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CHICAGO - A federal judge in Rockford on Thursday extended a temporary order allowing a Northern Illinois horse slaughterhouse to remain in operation while it challenges a state law that would force it to close.

Cavel International Inc.'s site in DeKalb is the last remaining plant in the United States where horses are slaughtered for human consumption. Except for a portion sold to U.S. zoos, the horse meat is shipped to be eaten by diners overseas.

In late May, Gov. Rod Blagojevich signed a law banning the import, export, possession and slaughter of horses intended for human consumption.

Soon after, U.S. District Court Judge Frederick Kapala granted a temporary restraining order preventing state and DeKalb County officials from enforcing the ban while he considered a lawsuit filed by Cavel claiming the Illinois law is unconstitutional.

That order was due to expire at midnight Thursday.

But following a three-hour hearing, Kapala extended the order allowing the plant to stay open for 10 more business days, according to the judge's chambers and attorneys for several animal-rights groups granted "friend of the court status'' in the case.

Rebecca Judd, an attorney for The Humane Society of the United States who attended the hearing, said the judge's order runs through June 28, unless he makes a ruling in the case before then.

Cavel lawyers say the Illinois law violates the interstate and foreign commerce clauses of the U.S. Constitution. They argue its closure would deprive about 55 people of jobs.

"It's very difficult to prevail when challenging the constitutionality of a statute, but we are very confident that the statute is unconstitutional and we feel we presented a strong case to the court,'' said Cavel attorney Phil Calabrese.

Two other U.S. plants, both in Texas, closed earlier this year. A federal appeals court upheld a Texas law banning horse slaughter for the sale of meat for food, and the U.S. Supreme Court refused to take up the case.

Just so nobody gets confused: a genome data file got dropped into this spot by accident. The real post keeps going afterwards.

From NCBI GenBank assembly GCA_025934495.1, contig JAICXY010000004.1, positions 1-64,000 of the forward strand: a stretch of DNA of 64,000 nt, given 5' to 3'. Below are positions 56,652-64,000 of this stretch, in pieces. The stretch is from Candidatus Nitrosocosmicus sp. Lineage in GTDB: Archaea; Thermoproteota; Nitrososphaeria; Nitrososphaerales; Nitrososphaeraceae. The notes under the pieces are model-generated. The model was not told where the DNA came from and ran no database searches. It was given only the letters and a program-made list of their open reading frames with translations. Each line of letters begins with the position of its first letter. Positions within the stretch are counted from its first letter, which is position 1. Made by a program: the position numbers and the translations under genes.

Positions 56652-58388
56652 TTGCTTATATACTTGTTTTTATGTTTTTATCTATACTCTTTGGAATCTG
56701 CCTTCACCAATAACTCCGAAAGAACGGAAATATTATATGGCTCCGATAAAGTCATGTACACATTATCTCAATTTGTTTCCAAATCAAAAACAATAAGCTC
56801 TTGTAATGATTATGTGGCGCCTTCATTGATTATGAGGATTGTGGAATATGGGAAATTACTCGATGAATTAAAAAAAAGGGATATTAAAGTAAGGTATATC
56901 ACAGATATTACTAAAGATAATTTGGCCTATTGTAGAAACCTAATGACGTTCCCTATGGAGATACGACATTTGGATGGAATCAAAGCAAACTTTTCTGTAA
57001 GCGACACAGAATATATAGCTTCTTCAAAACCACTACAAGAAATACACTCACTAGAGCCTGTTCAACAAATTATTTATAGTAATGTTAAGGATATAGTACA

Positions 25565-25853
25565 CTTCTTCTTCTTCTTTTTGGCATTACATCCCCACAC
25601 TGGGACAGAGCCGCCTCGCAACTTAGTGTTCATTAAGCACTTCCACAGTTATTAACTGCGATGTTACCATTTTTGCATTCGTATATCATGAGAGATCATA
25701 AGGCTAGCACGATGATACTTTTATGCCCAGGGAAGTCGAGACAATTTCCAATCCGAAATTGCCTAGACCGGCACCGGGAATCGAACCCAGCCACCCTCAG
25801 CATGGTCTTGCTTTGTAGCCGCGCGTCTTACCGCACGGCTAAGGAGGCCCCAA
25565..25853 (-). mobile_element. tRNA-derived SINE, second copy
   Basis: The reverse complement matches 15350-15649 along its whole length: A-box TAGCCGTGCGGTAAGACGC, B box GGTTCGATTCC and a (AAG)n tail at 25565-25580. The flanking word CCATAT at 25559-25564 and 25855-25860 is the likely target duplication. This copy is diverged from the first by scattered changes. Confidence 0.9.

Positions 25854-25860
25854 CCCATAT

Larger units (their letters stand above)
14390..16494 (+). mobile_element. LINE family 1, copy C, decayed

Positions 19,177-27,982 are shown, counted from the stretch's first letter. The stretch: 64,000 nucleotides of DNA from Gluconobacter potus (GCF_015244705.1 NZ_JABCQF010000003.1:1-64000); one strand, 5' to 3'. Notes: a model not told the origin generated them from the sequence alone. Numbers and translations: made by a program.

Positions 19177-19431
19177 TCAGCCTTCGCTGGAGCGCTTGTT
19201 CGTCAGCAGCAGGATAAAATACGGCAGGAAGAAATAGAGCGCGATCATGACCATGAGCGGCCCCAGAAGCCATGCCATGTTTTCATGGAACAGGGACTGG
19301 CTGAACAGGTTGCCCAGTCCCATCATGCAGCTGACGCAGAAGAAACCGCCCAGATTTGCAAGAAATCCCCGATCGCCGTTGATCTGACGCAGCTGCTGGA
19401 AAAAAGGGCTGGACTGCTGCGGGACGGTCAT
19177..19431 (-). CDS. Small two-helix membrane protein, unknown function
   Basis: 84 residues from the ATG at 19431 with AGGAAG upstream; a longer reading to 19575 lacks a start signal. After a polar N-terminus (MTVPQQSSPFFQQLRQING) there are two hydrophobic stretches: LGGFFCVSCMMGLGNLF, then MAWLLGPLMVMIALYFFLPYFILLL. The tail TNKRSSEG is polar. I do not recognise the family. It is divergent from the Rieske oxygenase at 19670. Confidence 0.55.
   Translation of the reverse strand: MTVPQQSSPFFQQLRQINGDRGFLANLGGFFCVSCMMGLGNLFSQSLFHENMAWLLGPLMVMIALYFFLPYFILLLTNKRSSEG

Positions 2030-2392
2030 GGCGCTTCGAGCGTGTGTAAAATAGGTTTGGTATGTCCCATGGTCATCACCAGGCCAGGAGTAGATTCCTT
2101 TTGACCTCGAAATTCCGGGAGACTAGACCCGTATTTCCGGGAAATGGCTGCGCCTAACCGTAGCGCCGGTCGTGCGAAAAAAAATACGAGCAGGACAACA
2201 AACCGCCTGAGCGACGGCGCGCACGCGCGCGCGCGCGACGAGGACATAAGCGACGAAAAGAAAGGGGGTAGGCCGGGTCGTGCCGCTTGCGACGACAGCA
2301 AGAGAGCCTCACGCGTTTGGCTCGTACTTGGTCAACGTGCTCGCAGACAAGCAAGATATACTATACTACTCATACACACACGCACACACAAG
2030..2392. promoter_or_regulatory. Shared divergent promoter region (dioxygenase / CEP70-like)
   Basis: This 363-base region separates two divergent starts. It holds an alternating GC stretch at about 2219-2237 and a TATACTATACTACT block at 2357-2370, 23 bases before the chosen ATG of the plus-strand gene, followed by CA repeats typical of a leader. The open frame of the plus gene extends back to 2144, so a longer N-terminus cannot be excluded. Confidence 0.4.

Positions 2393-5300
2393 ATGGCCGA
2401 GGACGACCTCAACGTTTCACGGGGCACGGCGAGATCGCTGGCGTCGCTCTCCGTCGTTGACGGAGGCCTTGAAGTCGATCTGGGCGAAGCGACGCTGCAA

The Cavel plant has been in operation in DeKalb for about 20 years and slaughters about 1,000 horses a week, according to plant officials.

Those who believe horse slaughterhouses should be legal say they pay $300 to $500 for horses that are older, neglected, retired or otherwise marginalized. Without the slaughterhouse, they say, there would be more cases of neglected or abandoned horses because some owners won't pay the cost to have them euthanized.

Groups that have lobbied for bans on horse slaughterhouses say the process is inhumane. They also argue the nation has no tradition of raising horses to be killed for meat, and shouldn't be doing so to satisfy foreign consumers.

"We're pleased that the judge is taking it under consideration that we're able to operate for a little while longer,'' said Cavel's general manager, James Tucker. "We hope this decision goes our way.''

Tracy Silverman, an attorney for the Animal Welfare Institute, said she was disappointed by the extension of the order because it allows Cavel to continue slaughtering horses and "that is against the will of the people of Illinois, based on the legislation that was recently passed.''


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